20. Oh, well that's a different horse than the OP rode in on. Let's check what moly CAN do. It is a fine molybdenium sulfide powder that has natural lubricating capability. It does work well om smokeless powder loads to prevent lead alloy "leading" in the barrel with cast bullets, and prevent copper fouling with jacketed bullets. Is lead fouling what is in the barrel when shooting Black Powder? Nope. That fouling is the residue from the black powder combustion/explosion in the barrel. The charcoal, sulfur, potassium nitrate mixture only gets to a partially completed state, leaving leftover lube, unburnt carbon, sulfur, carbonates, nitrates and sulfates in the barrel. The combustion has a high temperature, so very little lead is left in the barrel, just the (mostly) water soluble fouling. Black Powder lube works to keep that inorganic salts mixture (fouling) soft enough that the 10 or 20% of the powder charge which makes up the fouling does not clog up the barrel for the next shot, or accuracy suffers. So, moly really can do nothing to help with BP shooting. It doesn't need to be there to prevent lead deposits - a good BP load never leaves lead in the barrel. It does not soften the inorganic salts in the barrel. So, either the moly has no contribution in BP loads, or it just adds a non-water-soluble component to fouling, making things harder to clean up. AFAIK. So, bottom line - the moly coating on a bullet used with real black powder is "wasted" and costs the shooter a little more for the slugs. good luck, GJ
  21. I used a Lyman moly-content, smokeless lube made about 2000 one time with a BP .45-70 loading. Never again. The very hard fouling took a lot of scrubbing to remove. I have never seen a moly-content BP lube. If you need a guarantee of success use a conventional BP lube. GJ
  22. That difference in lengths is to allow a firing or two (each stretching the length a little) on bottleneck RIFLE cases, otherwise rifle shooters would have to trim every time they fire their cases. Lots of work. So, trimming is done a little short of the "critical" too-long dimension. Trimming pistol cases is RARELY needed, the pressures are lower and there is no bottleneck shoulder to help stretch the case lengthwise. .45 Auto cases even SHORTEN with 20 or so firings. good luck, GJ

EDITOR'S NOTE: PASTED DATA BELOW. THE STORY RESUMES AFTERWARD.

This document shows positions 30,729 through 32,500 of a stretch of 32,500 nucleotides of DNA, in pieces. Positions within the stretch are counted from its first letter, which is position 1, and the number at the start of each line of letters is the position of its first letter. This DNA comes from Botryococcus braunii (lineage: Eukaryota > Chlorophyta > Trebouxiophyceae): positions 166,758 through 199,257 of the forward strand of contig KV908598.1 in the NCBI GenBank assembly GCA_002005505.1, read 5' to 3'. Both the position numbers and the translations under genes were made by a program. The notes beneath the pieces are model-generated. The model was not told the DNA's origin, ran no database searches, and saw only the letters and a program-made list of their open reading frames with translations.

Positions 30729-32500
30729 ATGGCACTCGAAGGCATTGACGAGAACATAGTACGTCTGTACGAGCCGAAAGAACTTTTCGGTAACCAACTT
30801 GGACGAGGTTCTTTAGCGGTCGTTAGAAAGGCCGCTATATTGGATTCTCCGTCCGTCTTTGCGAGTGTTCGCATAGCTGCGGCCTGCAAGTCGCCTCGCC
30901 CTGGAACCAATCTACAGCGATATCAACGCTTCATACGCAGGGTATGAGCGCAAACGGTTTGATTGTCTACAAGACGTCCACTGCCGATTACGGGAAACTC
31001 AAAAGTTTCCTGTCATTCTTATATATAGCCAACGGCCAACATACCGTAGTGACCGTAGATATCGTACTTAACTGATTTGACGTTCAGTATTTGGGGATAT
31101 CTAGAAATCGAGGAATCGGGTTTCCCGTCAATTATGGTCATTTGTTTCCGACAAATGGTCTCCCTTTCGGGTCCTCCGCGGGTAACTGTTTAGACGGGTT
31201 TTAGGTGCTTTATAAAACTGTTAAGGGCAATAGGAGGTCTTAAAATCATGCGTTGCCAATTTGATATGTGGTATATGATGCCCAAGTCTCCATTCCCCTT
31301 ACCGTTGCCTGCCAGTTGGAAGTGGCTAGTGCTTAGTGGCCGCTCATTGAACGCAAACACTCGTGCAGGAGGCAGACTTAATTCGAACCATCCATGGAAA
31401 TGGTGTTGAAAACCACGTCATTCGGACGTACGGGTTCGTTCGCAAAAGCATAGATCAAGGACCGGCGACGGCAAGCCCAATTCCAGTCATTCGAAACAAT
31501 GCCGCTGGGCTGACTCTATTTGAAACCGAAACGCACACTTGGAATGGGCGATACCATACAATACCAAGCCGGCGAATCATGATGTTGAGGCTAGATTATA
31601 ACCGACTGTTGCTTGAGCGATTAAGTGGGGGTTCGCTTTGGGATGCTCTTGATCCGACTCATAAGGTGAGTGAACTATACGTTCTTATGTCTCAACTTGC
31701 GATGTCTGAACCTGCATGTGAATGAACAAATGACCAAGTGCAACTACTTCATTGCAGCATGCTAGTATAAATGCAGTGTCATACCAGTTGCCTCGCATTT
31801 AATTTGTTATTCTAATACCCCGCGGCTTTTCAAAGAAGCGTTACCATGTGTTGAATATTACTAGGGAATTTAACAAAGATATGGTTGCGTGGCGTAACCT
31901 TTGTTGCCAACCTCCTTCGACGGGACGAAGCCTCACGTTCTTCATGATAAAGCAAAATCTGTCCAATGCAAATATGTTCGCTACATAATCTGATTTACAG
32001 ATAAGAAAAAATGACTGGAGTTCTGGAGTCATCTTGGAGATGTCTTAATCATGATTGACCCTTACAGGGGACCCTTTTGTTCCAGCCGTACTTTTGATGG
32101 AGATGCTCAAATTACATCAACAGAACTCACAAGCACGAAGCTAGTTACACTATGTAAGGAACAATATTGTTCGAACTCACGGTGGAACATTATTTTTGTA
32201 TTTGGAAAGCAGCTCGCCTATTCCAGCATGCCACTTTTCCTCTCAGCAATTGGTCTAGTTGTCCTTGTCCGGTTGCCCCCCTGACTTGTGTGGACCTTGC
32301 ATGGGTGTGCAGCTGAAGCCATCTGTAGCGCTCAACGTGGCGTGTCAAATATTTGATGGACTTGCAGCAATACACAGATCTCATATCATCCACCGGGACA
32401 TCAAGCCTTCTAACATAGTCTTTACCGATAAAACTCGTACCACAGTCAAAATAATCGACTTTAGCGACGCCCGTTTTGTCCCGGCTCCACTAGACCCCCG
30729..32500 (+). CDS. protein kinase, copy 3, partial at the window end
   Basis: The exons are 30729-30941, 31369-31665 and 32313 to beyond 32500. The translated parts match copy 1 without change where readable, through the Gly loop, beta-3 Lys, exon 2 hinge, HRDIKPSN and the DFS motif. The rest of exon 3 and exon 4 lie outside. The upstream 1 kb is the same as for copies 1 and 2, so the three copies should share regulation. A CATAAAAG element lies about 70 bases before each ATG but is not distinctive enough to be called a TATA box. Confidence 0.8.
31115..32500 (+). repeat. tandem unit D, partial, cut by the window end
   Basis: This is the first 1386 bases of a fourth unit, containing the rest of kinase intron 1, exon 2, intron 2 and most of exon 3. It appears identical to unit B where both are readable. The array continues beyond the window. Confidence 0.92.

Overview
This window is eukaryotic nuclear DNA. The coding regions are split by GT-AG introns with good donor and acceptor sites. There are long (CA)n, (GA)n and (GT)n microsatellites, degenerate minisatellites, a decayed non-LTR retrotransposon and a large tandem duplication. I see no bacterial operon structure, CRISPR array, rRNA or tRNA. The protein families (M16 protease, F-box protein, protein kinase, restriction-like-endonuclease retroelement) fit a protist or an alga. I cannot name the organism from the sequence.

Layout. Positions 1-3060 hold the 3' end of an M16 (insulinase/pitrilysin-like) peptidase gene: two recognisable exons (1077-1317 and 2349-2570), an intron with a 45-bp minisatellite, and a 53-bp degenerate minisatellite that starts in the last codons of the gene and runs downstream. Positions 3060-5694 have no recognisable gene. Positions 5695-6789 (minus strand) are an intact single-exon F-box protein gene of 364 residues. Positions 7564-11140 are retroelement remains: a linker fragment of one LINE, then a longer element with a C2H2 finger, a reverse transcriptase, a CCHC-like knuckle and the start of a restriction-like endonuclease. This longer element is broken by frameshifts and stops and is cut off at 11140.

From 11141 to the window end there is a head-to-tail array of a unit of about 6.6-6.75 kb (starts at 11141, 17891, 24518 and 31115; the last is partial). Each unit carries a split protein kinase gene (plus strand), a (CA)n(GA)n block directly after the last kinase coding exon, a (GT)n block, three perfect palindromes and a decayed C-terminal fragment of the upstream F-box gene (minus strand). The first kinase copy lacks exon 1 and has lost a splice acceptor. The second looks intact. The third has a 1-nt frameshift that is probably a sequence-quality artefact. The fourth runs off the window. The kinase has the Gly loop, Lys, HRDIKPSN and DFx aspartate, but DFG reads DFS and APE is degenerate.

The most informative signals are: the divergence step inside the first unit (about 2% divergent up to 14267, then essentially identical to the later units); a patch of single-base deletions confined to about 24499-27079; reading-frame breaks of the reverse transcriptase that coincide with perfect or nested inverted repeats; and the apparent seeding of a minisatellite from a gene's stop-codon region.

23. This usually IS a problem with the opening lever spring having been lightened or replaced. Longhunter used to have some good V springs for the lever, IIRC. I would first check that the sliding bolt has correct engagement. The slot it slides is not fouled with crud preventing bolt from engaging. Lugs on barrel not damaged preventing engagement. If the bolt is not wide enough to reach into the barrel lug, then I'd weld up to add more material to that bolt - "just a chunk of steel." But I've never heard of an 1878 wearing out it's locking bolt. good luck, GJ
  24. IMHO, I don't. I have run the same powder for SASS cartridge loading for years now. It doesn't clump or attack the plastic in Dillon loaders. I check the first couple drops every new session, and sometimes I have an extra 0.2 grains on the very first charge on my 550. That either gets adjusted or recycled back into the hopper. Some loaders make it very tedious to dump out all the powder. Like a 550 running Dillon powder measure. So, I'm loading a lot more from experience than from opinion anyway. GJ
  25. When I loaded for a fast shooter, I threw 2.6 to 2.8 grains of Clays and that worked really well for cowboy shooting. If you are within the published tested charges, you should be getting very safe pressures. Regardless of reports of spiky pressures when above the tested loads. Throw out the first (startup) charge you drop on any progressive press, as you can never be sure how much packing of powder has occurred since the last loading session. Carry on, sounds very normal. GJ